The movie starts off with a title card announcing the location of a city( I cannot remember the name) in New Mexico, 1983. We see an ambulance, police cars lights a blazing and hear sirens and EMTs talking about the poor schmuck that they are rushing to the hospital. We see them struggling with the guy. We next see a detective asking to talk to the guy who has received severe acid burns, so severe that they do not allow him to speak according to the nurse on duty. The detective goes into the room and begins to try to get the guy to confess by putting down a pad of paper and a pen. Suddenly the detective is called away by nurse to talk on the phone to the nurse downstairs. Apparently the guy had a daughter come to visit and then she disappeared. Unfortunately the next thing we hear is a scream. The guy has jumped and is now street pizza. He did leave one message however, “Abby forgive me”. To me this was a very different way to start the film and I have a feeling that anyone coming into this fresh was a tad confused. I was hopeful for a few minutes. From there however the film pretty much follows the 2008 film with very little to add.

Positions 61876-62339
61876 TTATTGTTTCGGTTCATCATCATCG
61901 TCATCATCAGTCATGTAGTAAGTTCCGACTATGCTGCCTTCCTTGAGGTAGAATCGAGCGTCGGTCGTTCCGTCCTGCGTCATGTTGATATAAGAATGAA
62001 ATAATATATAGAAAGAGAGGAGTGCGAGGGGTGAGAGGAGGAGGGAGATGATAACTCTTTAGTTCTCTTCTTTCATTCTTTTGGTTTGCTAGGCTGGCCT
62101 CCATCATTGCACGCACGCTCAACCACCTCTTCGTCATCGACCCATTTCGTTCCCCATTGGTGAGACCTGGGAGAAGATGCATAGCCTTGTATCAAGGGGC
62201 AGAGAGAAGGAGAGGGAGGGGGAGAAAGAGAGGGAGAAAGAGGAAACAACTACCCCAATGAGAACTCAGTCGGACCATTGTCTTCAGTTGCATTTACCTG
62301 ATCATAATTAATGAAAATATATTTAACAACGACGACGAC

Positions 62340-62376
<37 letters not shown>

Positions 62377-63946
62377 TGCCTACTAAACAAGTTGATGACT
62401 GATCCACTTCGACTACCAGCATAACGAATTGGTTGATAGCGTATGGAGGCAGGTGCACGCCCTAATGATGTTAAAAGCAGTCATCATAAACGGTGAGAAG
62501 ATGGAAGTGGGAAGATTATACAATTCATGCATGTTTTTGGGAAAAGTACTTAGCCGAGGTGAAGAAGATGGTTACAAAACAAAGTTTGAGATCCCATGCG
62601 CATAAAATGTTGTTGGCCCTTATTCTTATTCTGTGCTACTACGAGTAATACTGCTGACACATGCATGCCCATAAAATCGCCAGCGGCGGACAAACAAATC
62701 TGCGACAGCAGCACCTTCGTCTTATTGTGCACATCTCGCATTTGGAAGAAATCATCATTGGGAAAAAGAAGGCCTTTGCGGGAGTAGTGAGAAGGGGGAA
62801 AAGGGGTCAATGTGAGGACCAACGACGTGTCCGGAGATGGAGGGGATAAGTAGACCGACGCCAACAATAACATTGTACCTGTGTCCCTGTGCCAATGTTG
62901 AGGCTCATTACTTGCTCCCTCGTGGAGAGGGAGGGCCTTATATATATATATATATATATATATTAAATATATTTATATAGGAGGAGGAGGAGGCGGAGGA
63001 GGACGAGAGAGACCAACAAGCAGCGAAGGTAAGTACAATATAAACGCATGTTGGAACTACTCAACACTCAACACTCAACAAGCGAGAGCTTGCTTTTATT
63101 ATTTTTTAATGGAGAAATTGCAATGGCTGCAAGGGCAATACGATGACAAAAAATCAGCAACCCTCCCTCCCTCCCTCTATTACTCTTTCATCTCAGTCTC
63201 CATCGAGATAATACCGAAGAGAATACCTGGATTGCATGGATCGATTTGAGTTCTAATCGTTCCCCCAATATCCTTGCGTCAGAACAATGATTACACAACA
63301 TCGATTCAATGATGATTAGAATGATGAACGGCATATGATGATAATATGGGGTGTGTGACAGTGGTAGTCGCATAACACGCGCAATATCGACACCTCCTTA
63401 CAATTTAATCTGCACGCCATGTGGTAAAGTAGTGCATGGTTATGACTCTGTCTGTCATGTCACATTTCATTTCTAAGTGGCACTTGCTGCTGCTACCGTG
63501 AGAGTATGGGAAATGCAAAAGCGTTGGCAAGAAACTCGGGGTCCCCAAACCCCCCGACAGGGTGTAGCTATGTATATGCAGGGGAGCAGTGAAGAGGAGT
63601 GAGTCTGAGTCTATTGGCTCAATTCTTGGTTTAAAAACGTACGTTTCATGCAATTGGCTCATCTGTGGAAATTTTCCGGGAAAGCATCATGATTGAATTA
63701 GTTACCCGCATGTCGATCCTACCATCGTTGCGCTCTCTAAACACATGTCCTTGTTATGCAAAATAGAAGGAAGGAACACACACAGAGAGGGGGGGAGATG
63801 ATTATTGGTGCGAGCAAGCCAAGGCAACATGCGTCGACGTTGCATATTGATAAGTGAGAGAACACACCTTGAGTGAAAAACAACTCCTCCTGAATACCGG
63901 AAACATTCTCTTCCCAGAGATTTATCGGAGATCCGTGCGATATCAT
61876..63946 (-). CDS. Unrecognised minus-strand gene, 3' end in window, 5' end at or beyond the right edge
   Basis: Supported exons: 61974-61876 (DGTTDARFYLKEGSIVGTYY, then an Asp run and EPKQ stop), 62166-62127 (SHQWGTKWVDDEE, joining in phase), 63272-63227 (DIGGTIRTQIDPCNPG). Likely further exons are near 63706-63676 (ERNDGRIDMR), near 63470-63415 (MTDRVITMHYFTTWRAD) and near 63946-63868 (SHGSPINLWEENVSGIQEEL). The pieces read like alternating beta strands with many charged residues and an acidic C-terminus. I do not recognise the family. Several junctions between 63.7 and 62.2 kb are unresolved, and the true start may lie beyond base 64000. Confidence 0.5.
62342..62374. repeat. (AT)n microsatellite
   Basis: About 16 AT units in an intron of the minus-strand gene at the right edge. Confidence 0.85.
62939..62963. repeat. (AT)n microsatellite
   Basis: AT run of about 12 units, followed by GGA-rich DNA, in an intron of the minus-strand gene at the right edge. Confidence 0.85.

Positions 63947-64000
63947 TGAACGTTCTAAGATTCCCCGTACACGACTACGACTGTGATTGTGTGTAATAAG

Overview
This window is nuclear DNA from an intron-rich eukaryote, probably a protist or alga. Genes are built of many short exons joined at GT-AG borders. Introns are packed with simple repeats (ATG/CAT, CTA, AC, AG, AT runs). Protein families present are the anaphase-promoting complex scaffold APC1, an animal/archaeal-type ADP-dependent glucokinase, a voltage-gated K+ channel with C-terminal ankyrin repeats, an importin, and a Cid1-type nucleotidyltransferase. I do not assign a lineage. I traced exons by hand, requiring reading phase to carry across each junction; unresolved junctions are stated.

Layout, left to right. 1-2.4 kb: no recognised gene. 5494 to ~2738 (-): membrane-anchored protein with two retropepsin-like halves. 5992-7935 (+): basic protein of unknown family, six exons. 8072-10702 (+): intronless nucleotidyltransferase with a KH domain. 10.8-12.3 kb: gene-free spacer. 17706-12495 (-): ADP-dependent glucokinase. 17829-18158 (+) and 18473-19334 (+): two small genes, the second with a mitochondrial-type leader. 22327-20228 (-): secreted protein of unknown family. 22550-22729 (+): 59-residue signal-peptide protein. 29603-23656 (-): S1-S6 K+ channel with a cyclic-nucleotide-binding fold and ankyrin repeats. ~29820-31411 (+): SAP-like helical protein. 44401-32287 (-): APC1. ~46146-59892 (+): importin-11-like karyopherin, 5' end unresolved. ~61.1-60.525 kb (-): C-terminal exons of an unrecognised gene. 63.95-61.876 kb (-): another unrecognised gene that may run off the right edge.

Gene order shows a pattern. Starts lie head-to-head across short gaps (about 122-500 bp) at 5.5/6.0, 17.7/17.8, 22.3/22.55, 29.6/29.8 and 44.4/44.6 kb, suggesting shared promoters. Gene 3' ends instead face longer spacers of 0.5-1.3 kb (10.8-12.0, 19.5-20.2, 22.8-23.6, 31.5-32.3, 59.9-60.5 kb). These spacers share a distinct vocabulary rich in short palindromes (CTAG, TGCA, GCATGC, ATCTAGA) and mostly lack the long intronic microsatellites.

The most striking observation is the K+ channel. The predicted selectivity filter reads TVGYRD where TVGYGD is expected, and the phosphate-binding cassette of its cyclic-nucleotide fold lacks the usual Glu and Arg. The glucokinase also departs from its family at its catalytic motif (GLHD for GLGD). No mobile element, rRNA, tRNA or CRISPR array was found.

The Good – The acting is superb and I cannot think of two better actors than Kodi Smit McPhee( The Road) as Owen and Chloe Moretz( Kick Ass) as Abby. The intimate moments of their characters feels real and innocent.
The setting of New Mexico in the 80’s does not feel hammered in. You get the feeling that this is not exactly the right side of the tracks. This is outside suburbia and anyone who does not get out is going to stay there and rot. The days are peaceful but nights offer just a hint of things that lurk in shadows.
The Bad – I really did enjoy this film but have nothing but criticism in hopes they will fix stuff that was left out and possibly even go back and add to this film to bring out its’ full potential.
Let’s start with beef “numero uno”! Why the name changes? Are Oscar and Eli so foreign that the name change had to happen? Owen and Abby just seem tacked on.